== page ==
New West's lessons from the North Shore

Where are the opportunities to develop New West's waterfront spaces?

New West city councillors and staff on a “field trip” to the City of North Vancouver/Mayor Patrick Johnstone on Twitter

Editor’s note: if you haven’t had the chance to read the piece from the CBC’s Justin McElroy, take a moment to review it here.

It’s been touted as a success story—and what’s more, that positive reception came from New West Mayor Patrick Johnstone.

Last month, Johnstone spoke with the CBC for a piece about the City of North Vancouver’s Shipyards District, a space that has been raved about for the way it’s been utilized: you can go skating in the winter, enjoy a local market, visit the Polygon art gallery, or take in live local music—and it’s just steps away from Lonsdale Quay, as well as a number of pubs and restaurants.

But according to Johnstone—who recently toured the area with members of council—it’s not as simple as transposing what you see at the Shipyards and bringing the full gamut to New Westminster.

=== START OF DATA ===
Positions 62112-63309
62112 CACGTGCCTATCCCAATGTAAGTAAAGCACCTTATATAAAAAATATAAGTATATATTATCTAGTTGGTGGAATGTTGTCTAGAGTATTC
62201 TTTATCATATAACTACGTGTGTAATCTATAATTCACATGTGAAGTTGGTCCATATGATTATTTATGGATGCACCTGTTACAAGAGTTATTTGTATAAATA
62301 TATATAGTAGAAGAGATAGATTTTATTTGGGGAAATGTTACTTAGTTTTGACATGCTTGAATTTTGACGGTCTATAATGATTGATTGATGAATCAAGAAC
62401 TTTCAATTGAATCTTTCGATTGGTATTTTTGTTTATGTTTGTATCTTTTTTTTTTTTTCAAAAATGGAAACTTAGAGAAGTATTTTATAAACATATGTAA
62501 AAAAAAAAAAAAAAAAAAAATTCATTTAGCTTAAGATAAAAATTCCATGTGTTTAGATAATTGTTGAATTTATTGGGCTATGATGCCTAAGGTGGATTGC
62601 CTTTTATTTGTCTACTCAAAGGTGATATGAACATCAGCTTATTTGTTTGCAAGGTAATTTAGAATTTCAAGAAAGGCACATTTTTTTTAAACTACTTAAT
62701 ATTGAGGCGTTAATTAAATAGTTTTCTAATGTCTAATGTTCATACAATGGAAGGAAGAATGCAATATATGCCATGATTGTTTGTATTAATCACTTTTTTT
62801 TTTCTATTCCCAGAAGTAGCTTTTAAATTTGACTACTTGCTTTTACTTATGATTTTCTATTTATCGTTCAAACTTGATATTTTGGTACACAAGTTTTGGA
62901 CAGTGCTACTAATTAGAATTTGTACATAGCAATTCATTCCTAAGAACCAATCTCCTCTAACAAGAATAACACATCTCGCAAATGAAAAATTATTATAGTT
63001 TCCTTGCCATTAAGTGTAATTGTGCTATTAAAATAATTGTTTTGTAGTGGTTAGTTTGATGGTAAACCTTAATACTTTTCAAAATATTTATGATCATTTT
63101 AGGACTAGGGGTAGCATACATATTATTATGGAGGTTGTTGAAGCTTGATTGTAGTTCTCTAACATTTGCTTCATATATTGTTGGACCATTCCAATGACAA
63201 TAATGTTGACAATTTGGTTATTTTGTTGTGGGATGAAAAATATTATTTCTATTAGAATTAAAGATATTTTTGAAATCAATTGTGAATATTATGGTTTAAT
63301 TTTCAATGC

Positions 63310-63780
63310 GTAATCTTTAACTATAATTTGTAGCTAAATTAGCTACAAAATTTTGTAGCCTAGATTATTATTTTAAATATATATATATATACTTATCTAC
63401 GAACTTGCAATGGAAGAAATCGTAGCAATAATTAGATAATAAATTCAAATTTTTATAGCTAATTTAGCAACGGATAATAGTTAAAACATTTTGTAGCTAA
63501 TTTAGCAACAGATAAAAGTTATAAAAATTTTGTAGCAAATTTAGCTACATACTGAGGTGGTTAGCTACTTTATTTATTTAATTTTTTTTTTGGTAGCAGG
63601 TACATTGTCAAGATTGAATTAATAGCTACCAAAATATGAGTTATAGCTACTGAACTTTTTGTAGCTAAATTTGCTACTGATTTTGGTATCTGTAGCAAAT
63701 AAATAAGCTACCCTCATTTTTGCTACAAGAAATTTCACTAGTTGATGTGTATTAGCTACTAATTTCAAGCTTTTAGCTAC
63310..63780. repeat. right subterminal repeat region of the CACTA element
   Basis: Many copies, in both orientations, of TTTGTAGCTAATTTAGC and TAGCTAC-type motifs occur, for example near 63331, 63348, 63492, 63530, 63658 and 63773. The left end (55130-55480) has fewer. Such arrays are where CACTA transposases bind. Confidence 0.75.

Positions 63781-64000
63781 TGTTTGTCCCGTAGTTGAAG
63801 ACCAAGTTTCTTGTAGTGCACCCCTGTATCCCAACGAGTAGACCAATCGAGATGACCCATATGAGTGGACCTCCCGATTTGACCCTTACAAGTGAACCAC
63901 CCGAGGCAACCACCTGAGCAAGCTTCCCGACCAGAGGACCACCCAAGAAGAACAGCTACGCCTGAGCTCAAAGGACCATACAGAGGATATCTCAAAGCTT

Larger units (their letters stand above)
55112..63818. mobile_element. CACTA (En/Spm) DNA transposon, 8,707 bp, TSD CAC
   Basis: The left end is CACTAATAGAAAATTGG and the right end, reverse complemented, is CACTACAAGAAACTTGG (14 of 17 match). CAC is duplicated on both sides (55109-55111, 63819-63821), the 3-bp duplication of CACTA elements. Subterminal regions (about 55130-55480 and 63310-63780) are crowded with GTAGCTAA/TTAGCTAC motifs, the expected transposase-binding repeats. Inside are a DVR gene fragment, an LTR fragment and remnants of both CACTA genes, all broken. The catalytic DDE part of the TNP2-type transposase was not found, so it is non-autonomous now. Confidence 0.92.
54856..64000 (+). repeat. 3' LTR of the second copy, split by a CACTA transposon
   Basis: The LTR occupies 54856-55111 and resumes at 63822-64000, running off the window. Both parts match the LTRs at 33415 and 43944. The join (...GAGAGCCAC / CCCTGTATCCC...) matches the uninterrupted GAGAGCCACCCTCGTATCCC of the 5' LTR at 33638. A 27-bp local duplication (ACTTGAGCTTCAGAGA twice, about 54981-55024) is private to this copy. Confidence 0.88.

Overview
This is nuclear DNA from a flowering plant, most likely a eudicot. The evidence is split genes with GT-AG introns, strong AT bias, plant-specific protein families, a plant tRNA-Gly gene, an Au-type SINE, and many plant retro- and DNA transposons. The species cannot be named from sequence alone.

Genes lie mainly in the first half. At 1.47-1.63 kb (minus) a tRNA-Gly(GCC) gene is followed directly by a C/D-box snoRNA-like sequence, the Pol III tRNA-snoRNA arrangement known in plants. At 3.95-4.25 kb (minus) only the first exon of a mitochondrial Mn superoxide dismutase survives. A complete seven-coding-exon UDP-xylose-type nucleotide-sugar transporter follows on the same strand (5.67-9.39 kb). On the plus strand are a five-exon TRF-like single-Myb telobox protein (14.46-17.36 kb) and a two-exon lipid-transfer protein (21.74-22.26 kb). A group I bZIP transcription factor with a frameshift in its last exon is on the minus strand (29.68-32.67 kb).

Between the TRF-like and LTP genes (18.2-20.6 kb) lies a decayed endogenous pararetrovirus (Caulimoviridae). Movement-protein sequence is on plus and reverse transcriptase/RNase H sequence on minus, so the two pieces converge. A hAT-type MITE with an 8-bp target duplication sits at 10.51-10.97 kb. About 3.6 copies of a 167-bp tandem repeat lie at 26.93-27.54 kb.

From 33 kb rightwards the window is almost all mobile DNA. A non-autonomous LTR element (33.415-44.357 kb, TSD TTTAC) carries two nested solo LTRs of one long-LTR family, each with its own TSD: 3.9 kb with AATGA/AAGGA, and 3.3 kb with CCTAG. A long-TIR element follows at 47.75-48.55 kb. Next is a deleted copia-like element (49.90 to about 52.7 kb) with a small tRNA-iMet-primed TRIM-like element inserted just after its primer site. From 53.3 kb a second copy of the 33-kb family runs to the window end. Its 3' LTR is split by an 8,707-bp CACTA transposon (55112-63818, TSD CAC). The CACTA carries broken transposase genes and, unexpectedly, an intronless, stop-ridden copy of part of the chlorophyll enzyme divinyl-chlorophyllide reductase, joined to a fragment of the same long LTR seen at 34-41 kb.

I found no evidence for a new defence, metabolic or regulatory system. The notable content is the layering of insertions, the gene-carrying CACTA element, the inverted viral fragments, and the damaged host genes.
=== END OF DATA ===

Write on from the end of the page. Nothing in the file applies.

“I think for us, we’ve done some pretty good past work. Pier Park for us, it’s a wonderful public space. We haven’t put a lot of effort into the gathering part, the outdoor sort of crowd gathering space. I think that’s something we have missing in our public spaces, and not [something] necessarily large. It can be smaller spaces, so I think that’s part of a conversation I’d love to have,” he tells New West Anchor, adding that the gathering aspect is definitely on his wish list of things he’d like for the city.

“Shipyards, part of its magic is that it’s in a pretty amazing location, right where the SeaBus stops, right next to the Quay, with a view of a city skyline, one of the most incredible city skylines.”

When asked what gathering spaces in New West could look like, Johnstone said the city could certainly use more sheltered areas.

“I … don’t think we have a lot of sheltered public spaces to address the rainy weather we often have here. Even in the summer, it’s getting hotter, it seems. Just having a space that’s shady, I think that’s an interesting piece that might be missing from what we have, and there’s opportunities there, both large and small,” he said.